43

Kamikaze (you know, the 'crash plane into boat' thing) is, for Japanese learners like myself, initially a very confusing word. In Japanese it's 神風, 神 meaning god, gods, divinity, etc. And 風 means wind, or things related to wind (it can also mean 'style' but that's not important.)

Thus, you get 神風, or 'Divine Wind', referring to the two typhoons that twice saved Japan from Mongol invasion. The Japanese saw America and friends as 'invaders' (despite Japan having attacked first...), and thus the kamikaze pilots saw themselves as performing an act symbolically similar to the aforementioned typhoons.

That said, it's not called 神風 in Japanese, it's called 特攻 or Tokkō (special attack), with a squad of pilots being called a 特攻隊 or Tokkōtai (special attack squad).

So ya, why exactly did the more English speaking ally powers pick up kamikaze as a loanword rather then tokko, when that's what it was actually called?

49

It's possible we adopted the term Kamikaze because that's what we heard from the Japanese themselves. The term was apparently used by Tokyo Rose on her broadcasts to the American troops.

The book Lucky Lady: The World War II Heroics of the USS Santa Fe and Franklin,By Steve Jackson, states she declared the Japanese had a new

"superweapon...the kamikaze...the divine wind".

This broadcast was dated Nov 25, 1944. The term was what the GI's and sailors heard over their radios, in English, not the full unit designations. And that's what stuck in their minds.

  • 1
    "her"? The article you're linking to itself points out that there was no one person "tokyo rose" refers to; That was just a name for english japanese propaganda broadcasts. – Cubic Jul 10 '18 at 11:05
18

In English, nobody has the power to decide which words get used. It's purely a matter of what people decide to use. Textbook authors have a bit of influence, but only a bit. Journalists, broadcasters and authors of popular fiction often popularise new words or expressions.

The Wikipedia page reckons that Imperial Japanese Navy special attack units were called shinpū tokubetsu kōgeki tai (神風特別攻撃隊, "divine wind special attack units"), where Shinpū is the Chinese-based pronunciation of the characters that are also pronounced "Kamikaze."

I suspect, but cannot prove, that "Kamikaze" got used because it sounded more interesting than "Tokkō". It's also more obvious how to pronounce "Kamikaze" to English-speakers, who are often uncertain how to treat unfamiliar accented characters. This is because English has loanwords from lots of different languages, with different pronunciation rules.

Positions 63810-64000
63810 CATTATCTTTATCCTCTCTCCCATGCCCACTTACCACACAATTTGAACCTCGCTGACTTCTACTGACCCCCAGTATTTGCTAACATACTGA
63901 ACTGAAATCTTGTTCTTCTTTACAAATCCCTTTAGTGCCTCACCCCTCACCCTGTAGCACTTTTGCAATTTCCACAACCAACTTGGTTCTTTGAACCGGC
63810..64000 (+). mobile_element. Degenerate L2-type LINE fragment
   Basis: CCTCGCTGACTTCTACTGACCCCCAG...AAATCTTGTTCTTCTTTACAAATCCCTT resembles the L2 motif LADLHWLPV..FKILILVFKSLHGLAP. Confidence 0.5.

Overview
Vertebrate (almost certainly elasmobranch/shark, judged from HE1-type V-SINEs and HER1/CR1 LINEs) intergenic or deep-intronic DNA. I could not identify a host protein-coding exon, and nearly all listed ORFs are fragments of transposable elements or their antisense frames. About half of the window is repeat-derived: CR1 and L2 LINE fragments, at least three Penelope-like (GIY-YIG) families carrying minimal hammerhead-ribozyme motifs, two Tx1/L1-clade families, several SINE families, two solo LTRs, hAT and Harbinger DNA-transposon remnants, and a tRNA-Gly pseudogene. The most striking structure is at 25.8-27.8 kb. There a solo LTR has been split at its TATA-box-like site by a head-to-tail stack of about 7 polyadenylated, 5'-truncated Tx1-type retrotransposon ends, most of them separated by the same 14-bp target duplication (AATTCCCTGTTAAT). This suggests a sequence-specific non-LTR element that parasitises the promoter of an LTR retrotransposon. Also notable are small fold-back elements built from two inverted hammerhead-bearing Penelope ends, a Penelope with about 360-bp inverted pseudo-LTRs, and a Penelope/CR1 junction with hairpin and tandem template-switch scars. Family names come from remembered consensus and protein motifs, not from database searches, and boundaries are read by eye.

• Cool, thx! Also the 'ō' is often just dropped by English speakers, hence Kyoto and Tokyo aren't written Kyōto and Tōkyō. – Tirous Feb 14 '17 at 23:03
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    I'm not sure "kamikaze" is all that easy to pronounce. If you'd never seen or heard the word before, you'd probably imagine it had only three syllables, either rhyming with "Amy daze" or "hammy daze". – David Richerby Feb 15 '17 at 18:01
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    I didn't say they'd be getting the pronunciation right ;) – John Dallman Feb 15 '17 at 18:50
-1

Headlines! Kamikaze sounds like "kill crazy", easier to remember and more violent sounding (and exactly how I remember remembering it as a kid).

Newspapers, newsreels, and radio were the propagandists of the time and to heighten fears and ignite the fervor for war (and profit to weapons companies and others tied to the military) the easiest to remember and most fearsome word was used. Today anyone not toting Western financial interests is labeled "terrorist"; it's simple, catchy, and carries emotional gravitas. Basically Kamikaze was the best term for marketing the war.

Around the same time we had Crazy Commies, the Kremlin, Castro's Cuba, Korean Commie Gooks. Just seemed like a fad for all those "k" or hard "C" sounds.

Maybe also to do with how the lungs press out the K sound, more vigorously than other letters except those that our favorite expletives begin with that share a big harsh sound F---, Sh--, G--dammit, C---. Also, from personal experience in restaurants, dishes beginning with "K" sell better. Take a special that isn't selling, change name to begin with K - it works for about 30% better sales, not huge difference but consistent. Basically same rules mentioned for swear words apply to entrees.

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